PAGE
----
Matt Leinart attended USC and played QB for the Trojans, winning the Heisman Trophy in 2004 and multiple awards during his college career. After taking over for Carson Palmer in 2003, Leinart won Associated Press National Championships in 2003 and 2004, and would’ve capped off his Senior year with another victory- if not for that pesky Texas Longhorns squad in the Rose Bowl. He’d finish as the Trojans all-time leading cumulative passer in many categories including completion percentage (64.8%) and TDs (99).

He’d be selected by the Arizona Cardinals with the 10th overall pick of the 2006 draft. Contentious negotiations caused a holdout, and as a result Kurt Warner stepped up as starter. Still Matt played well during his rookie season, setting a new benchmark for a rookie, in single-game passing yardage with 405 yards, against the Vikings. He’d start 11 games in the end, but sprain his shoulder to conclude his rookie year. The numbers weren’t bad for a rookie campaign, especially since it was the Cardinals. Matt had 2547 yards and 11 TDs to 12 interceptions. – This would actually represent a high mark statistically for his career.

Handed the starting QB job by new coach Ken Whisenhunt in 2007, Leinart broke his collarbone in early October- ending his season. He’d finish with 647 yards passing and 2 TDs in 5 starts. Warner took over as starter in 2008 as Matt rode the bench playing sporadically through 2009. He’d again regain the mantle as starter in 2010, but lose out in camp to Derek Anderson, and later be cut by the team.

The Houston Texans signed Matt as their backup to incumbent Matt Schaub, but he didn’t see any significant playing time. The Texans were having one of their finest seasons in 2011, but after Matt Schaub suffered a lins franc injury, Leinart stepped in as starter against the Jags. At first everybody waited with baited breath to see what Leinart would do, but he came out firing going 10 of 13 for 57 yards and a TD- before he broke his collarbone and yielding to the legend known as ‘TJ Yates’. Leinart again finished on IR for the season.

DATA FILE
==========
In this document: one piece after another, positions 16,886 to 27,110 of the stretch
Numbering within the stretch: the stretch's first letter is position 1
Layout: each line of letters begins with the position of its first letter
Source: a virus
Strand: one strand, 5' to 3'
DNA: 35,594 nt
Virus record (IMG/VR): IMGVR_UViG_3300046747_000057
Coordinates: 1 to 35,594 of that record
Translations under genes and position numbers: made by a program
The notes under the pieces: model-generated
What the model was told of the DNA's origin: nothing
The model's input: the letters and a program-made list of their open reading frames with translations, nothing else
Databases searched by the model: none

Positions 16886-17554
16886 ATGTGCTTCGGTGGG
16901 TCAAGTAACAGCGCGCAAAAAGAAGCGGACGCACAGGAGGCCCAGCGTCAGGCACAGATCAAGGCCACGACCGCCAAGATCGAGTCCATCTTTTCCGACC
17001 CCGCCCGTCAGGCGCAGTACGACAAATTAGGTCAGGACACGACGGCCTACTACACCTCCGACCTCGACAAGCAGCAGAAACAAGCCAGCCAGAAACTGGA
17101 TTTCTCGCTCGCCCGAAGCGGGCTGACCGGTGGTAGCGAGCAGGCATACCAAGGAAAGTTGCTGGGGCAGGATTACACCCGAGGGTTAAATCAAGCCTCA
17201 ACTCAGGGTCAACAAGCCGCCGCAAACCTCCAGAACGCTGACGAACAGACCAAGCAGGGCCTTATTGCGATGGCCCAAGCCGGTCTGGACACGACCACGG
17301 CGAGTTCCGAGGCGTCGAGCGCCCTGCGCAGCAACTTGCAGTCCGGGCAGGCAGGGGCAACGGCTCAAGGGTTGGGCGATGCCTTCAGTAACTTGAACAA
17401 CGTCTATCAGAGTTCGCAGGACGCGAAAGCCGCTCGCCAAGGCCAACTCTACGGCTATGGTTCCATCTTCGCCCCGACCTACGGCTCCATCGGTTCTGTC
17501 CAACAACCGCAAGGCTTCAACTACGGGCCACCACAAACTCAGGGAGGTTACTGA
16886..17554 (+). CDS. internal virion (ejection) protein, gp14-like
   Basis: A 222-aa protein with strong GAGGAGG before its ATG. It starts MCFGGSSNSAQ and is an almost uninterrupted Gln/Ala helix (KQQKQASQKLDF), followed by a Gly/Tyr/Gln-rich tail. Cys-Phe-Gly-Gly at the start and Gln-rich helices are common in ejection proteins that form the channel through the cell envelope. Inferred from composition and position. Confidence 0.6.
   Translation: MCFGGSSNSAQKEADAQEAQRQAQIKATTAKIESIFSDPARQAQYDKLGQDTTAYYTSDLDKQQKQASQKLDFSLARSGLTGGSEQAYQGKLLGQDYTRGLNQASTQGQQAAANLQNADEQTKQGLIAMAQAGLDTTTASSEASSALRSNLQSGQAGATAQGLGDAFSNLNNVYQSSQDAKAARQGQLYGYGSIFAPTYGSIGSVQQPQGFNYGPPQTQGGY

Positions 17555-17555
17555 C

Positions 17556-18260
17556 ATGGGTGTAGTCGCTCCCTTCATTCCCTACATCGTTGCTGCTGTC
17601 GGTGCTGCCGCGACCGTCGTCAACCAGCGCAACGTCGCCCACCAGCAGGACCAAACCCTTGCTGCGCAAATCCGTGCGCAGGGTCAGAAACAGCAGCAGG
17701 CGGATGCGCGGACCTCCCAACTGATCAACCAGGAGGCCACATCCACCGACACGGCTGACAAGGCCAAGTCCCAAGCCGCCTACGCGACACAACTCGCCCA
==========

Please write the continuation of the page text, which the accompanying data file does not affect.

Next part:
Cut by the Houston Texans in 2012, Matt played for the Raiders for one season- backing up former teammate Carson Palmer. He’d then be in camp briefly for the Bills in 2013, but after being cut, elected to retire.

I was not a great fan of Matt Leinart. After he played at USC, and then lost to the University of Texas in the Rose Bowl, he was I guess, caught off guard, and just said all the wrong things to the camera. It pretty much set up my dislike for him, as I felt he was trying to take something away from UT for beating the Trojans in the game.

It’s whatever. I think we’re the better football team. You know, they just made the plays in the end.

What I got out of it was, “The best team didn’t win today,” And unfortunately when you lose any game, you are not the best team on that given day- so I though the comment reeked of bad sportsmanship- especially when the best team is the one that always wins!

When he came to the Texans, I was initially not happy about the arrangement at all, but mellowed on him after listening to how he’d changed his life and abandoned his hard partying ways. He grew on me, and I was actually sad when the team cut him in 2012.

As of 2019, Matt does studio analysis for Fox Sports College Football. I had hoped to corral Matt at the Longhorns USC game in 2018, but he didn’t appear, so I went ahead and gave him a shot in the dark after getting some encouragement and tips from my friend Deadhorse. After 4 months or so I got quite a jolt out of getting both of these autographs back- that’s for sure!